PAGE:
Proceedings Magazine - May 1933 Vol. 59/5/363

Highlights

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  • The Swing Of The Pendulum
    By Lieutenant (J.G.) Frederick J. Bell, U. S. Navy
  • The Development Of Manchuria
    By Lieutenant Bern Anderson, U. S. Navy
  • Working During Working Hours
    By Captain Forde A. Todd, U. S. Navy

    Any man can only do so much work a day as a steady job. Of course, in times of emergency, he can spurt up and put forth a big increase in output. It cannot, however, be sustained. He is calling on his reserves of energy built...

  • Naval Reserve Liaison Officer
    By Lieutenant Commander Frederick R. Francke, U. S. Naval Reserve

    The naval reserve officer has in his district the opportunity of acting as liaison officer between the navy and the civilian. There exists a demand for this service for the good of all concerned. In the measure in which the reserve officer...

  • The Last Sortie Of The German Fleet
    By Lieutenant Commander D. D. Mercer, Royal Navy (Retired)

                Between April 23 and 25, 1918, there took place in the North Sea two important movements of the opposing naval forces which, if circumstances of a trivial nature had not interfered, might have resulted in...

  • Rescue Of Crew Of A Foundering Vessel
    By Captain Giles C. Stedman

                A distress signal, apprehensive call for all mariners, was dispatched into the air. The urgent message, often repeated, was sent by a despairing radio operator aboard a foundering British freight vessel,...

  • Twilight
    By Lieutenant Commander W. A. Mason, U. S. Navy

    TWILIGHT

    By LIEUTENANT COMMANDER W. A. MASON, U. S. Navy

     

  • A Plea For Ciphers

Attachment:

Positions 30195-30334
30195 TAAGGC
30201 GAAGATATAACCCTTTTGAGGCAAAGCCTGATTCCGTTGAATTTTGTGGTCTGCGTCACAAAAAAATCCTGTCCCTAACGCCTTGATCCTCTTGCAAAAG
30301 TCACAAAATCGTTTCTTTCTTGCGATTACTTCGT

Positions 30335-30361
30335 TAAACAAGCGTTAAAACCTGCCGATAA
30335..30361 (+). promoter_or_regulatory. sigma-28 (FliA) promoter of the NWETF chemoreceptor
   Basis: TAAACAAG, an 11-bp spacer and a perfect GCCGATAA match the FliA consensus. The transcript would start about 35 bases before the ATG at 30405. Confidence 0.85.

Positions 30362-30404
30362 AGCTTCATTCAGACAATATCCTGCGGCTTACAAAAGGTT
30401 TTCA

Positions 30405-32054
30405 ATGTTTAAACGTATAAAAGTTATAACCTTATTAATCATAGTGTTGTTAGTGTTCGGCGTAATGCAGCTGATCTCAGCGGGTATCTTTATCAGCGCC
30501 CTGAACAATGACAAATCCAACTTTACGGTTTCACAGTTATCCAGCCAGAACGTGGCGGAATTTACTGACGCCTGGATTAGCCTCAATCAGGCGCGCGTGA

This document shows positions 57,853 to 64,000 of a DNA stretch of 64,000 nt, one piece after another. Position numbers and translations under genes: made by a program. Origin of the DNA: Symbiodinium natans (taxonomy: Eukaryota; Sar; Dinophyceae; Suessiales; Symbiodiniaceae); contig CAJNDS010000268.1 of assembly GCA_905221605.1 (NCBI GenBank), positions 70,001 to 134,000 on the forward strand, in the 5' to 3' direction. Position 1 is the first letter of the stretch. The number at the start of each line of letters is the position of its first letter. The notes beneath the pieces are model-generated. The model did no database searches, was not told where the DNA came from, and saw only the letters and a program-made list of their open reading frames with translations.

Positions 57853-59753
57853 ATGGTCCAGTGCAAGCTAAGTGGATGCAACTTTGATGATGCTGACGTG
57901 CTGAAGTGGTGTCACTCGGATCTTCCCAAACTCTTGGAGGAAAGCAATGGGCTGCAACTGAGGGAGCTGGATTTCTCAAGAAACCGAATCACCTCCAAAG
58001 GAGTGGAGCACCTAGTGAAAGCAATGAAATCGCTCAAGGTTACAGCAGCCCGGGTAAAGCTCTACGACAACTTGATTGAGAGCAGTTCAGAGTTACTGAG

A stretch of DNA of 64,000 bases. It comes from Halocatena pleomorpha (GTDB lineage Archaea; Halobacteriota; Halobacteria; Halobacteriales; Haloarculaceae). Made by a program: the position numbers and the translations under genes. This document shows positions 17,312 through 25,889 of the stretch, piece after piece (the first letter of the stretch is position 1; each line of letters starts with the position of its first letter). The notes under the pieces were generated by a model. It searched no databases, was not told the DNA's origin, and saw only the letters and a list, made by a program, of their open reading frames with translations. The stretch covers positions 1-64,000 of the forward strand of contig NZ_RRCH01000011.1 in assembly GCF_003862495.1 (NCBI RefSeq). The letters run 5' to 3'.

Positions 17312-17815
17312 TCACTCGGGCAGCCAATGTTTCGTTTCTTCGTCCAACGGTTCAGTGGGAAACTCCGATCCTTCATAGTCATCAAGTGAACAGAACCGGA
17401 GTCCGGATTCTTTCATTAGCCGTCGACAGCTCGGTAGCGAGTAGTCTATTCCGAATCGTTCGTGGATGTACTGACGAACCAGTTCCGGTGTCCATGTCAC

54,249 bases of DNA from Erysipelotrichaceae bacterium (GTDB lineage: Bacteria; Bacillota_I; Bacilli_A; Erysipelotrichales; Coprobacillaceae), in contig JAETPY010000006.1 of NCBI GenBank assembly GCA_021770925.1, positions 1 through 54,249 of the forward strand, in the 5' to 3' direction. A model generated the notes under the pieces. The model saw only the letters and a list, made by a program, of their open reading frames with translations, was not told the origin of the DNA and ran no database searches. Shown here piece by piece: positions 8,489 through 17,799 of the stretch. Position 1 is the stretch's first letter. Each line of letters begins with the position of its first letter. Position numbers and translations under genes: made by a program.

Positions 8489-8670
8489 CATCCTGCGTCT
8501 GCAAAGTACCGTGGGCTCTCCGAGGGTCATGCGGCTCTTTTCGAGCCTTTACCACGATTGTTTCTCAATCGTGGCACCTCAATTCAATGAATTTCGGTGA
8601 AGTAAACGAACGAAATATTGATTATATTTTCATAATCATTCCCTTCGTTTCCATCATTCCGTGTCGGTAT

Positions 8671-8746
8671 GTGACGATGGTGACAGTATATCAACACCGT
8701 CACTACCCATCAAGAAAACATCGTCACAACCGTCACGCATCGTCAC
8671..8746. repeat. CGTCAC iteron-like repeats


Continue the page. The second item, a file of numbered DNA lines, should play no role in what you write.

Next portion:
By Fletcher Pratt

    The real or supposed advantages of codes over ciphers for military and naval communication may be summed up in three statements: (1) A code message can be sent and received in less time than a cipher message. (2) Codes are less...

  • Navigational Antecedents
    By Commander H. D. McGuire, U. S. Navy

    Who builds i’ th’ way
    Where all pass by,
    Shall make his house
    Too low or too high.—(Old Saying)

     

               ...

  • Fighting Planes
    By Lieutenant Hugh H. Goodwin, U.S. Navy

    The ideal fighting plane may be visualized as an airplane with ex­tremely high speed, maximum rate of climb, superb maneuverability, high­est possible ceiling, and offensive and de­fensive armament.

  • Discussions

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  • Notes On International Affairs

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  • Book Reviews

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  • Professional Notes

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  • Photographs

 
 

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